Hygge (pronounced “hue-gah”). You may have seen this Danish word being featured heavily over the past few months, with Hygge books being released on how to achieve the hyggelig (the adjective of hygge) lifestyle. Hygge is defined by the Oxford dictionary as “a quality of cosiness and comfortable conviviality that engenders a feeling of contentment or well-being. It has no direct translation in English, but it is said to be related to the English word “hug”.
In Denmark, hygge is a way of life. It’s the Nordic answer to joie de vivre. In 2016, the Danes were ranked as the happiest people in the world by the World Happiness report. Why ? It might have something to do with Denmark having one of the world’s narrowest wealth gaps, access to free healthcare and education, social security, at least a month of holidays a year, all that and high minimum wages. However, a key ingredient to the Danes happiness is the strong support networks of family and friends created by hygge. Hygge is an attitude to life that engenders close personal relationships, thereby creating the support networks needed in times of hardship.
Hygge is a rather abstract abstract concept as many things can be considered “cosy”. However, in it’s truest expression, it’s about joining with loved ones in a relaxed and intimate atmosphere. For example, a cosy time with friends and family, often with coffee, cake, or a warm drink in the presence of candlelight or a warm fireplace. It is also possible to hygge alone, being wrapped in a warm blanket, a warm mug of tea and a good book. This side of hygge is about being kind to yourself, indulging, having a good time, and not denying yourself anything. Author, Meik Wiking offers a good explanation in The Little Book of Hygge . He believes it’s “togetherness, relaxation, indulgence, presence and comfort. It all boils down to the pursuit of everyday happiness – the art of creating intimacy and cocoa by candlelight….. building a little pleasure and gratitude into your daily routine.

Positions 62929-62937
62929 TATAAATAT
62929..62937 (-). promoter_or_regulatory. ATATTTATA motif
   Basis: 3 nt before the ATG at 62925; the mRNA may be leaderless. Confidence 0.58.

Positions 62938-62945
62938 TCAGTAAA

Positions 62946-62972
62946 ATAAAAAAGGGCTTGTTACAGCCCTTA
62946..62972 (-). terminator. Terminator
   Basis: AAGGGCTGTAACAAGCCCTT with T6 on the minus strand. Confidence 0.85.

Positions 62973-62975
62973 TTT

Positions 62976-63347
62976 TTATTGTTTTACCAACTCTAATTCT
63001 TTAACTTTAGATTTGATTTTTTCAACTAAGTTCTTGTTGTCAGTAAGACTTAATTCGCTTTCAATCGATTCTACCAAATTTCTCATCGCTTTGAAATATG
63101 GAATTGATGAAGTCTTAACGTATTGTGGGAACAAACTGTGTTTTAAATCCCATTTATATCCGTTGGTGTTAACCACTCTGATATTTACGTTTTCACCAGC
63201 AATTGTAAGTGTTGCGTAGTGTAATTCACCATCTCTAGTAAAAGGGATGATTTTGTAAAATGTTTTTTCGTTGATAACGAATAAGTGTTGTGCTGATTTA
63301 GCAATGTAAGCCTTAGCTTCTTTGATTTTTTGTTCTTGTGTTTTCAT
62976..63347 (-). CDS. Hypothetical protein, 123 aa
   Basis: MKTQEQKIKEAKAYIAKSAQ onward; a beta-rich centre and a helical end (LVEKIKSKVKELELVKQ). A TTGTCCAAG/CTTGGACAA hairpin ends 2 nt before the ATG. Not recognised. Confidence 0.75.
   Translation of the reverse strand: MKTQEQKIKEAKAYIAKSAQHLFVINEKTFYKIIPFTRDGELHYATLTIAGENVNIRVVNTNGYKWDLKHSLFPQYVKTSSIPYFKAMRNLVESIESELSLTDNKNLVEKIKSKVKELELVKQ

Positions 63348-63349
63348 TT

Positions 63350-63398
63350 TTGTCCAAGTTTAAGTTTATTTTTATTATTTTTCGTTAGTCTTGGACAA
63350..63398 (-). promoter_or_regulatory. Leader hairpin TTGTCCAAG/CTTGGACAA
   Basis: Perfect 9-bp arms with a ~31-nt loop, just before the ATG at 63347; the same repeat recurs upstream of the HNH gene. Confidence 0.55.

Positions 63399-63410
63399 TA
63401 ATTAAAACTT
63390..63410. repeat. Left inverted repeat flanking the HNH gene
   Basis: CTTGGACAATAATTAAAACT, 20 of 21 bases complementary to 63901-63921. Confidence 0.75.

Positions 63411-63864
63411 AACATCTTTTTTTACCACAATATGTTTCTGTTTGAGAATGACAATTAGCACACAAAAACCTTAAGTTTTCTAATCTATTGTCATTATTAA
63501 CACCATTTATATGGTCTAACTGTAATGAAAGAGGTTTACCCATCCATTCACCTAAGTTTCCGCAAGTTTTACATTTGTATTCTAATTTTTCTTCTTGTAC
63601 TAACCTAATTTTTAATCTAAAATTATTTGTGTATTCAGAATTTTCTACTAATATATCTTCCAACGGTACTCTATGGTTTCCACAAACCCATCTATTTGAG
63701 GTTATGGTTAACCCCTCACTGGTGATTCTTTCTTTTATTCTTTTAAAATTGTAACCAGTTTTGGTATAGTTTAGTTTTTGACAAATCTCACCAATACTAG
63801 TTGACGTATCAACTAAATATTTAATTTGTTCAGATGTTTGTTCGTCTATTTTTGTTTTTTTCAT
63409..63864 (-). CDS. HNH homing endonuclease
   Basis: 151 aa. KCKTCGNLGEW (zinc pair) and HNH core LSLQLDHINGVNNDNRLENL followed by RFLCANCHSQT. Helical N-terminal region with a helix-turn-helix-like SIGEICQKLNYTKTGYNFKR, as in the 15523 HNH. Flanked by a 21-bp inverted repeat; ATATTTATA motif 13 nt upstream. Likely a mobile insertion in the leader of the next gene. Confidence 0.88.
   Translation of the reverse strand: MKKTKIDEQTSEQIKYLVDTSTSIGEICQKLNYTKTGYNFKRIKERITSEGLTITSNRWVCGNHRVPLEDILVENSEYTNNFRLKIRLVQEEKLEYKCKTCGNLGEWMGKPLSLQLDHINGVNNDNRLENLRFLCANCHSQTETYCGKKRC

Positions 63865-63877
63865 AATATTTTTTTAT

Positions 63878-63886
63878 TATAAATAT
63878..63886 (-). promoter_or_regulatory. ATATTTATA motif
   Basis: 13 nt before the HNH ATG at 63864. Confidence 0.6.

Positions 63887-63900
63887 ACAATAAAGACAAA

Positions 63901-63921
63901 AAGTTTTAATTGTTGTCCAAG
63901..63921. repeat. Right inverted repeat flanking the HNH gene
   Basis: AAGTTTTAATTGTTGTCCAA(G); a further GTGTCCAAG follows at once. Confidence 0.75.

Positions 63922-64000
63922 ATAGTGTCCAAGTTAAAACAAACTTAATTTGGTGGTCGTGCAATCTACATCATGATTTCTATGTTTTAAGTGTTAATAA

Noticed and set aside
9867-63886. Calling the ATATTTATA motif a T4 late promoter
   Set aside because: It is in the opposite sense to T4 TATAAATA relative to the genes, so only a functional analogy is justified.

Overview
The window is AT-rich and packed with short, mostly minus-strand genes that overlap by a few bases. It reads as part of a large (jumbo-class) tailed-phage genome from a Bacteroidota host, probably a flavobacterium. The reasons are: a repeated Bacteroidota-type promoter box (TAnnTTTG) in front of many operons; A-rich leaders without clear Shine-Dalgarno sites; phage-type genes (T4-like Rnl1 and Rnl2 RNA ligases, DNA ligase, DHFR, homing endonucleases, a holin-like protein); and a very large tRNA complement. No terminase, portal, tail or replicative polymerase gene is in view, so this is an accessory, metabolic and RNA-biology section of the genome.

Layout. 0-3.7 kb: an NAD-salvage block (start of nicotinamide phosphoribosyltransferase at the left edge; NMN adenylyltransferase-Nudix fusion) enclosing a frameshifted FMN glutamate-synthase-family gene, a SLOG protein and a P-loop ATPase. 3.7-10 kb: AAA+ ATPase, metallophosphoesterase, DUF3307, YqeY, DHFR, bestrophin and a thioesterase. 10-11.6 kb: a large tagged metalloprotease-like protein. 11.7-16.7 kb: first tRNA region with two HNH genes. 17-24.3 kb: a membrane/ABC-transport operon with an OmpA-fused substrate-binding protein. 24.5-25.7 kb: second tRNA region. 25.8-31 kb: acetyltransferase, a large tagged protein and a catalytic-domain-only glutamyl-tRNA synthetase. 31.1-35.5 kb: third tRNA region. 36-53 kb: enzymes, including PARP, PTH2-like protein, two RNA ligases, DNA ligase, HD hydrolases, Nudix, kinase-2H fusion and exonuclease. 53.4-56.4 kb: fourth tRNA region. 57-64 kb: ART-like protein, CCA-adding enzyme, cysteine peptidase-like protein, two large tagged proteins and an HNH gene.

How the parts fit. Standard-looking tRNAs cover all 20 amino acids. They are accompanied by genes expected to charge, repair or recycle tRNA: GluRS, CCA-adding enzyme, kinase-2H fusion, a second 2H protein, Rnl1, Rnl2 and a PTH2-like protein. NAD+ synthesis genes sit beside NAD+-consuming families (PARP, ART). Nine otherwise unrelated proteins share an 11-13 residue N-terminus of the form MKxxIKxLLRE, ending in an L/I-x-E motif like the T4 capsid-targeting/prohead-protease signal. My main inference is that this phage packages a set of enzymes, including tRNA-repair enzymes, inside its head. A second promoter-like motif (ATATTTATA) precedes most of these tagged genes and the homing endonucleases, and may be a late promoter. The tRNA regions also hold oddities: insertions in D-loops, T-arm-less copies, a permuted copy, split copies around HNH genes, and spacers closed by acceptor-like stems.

So how does one live the hygge lifestyle ?
- Make your home a hygge home. Hygge is increasingly used as inspiration for snug and cosy, very Instagram-able interiors. Hygge experts suggest candlelit rooms, scented candles, aromatherapy scents, soft furnishings for comfort, such as blankets and duvets and arranging furniture to encourage socialising with friends and family.
- Dress Hygge. Invest in cosy loungewear or cosy loose clothing that allows you to feel relaxed and comfortable in your home.
- Live Hygge. Think simplicity, spending time on activities that matter most to you, and organising cosy evenings with close friends and family accompanied by warm drinks, comfort food and again, candlelight. Even something simple like warming your pants on a radiator on the winter.
- Danes do “cosy. like no other nation. Your average home will look like something out of an ideal home supplement: lots of natural materials like wood and leather, lamps artfully positioned to create soothing pools of light.
Danish translator ToveMaren Stakkestad has written “Hygge was never meant to be translated. It was meant to be felt,” . Maybe the only way to understand this heartwarming cultural idea is to visit Denmark, rather than read about it. My most hygge experience to date was probably watching the sun set from the Blue Lagoon , Iceland whilst sipping hot cocoa. But it needn’t be anything quite so dramatic. I generally light a candle at my home office desk while I’m working and that does it for me every time. Happy Hyggeing.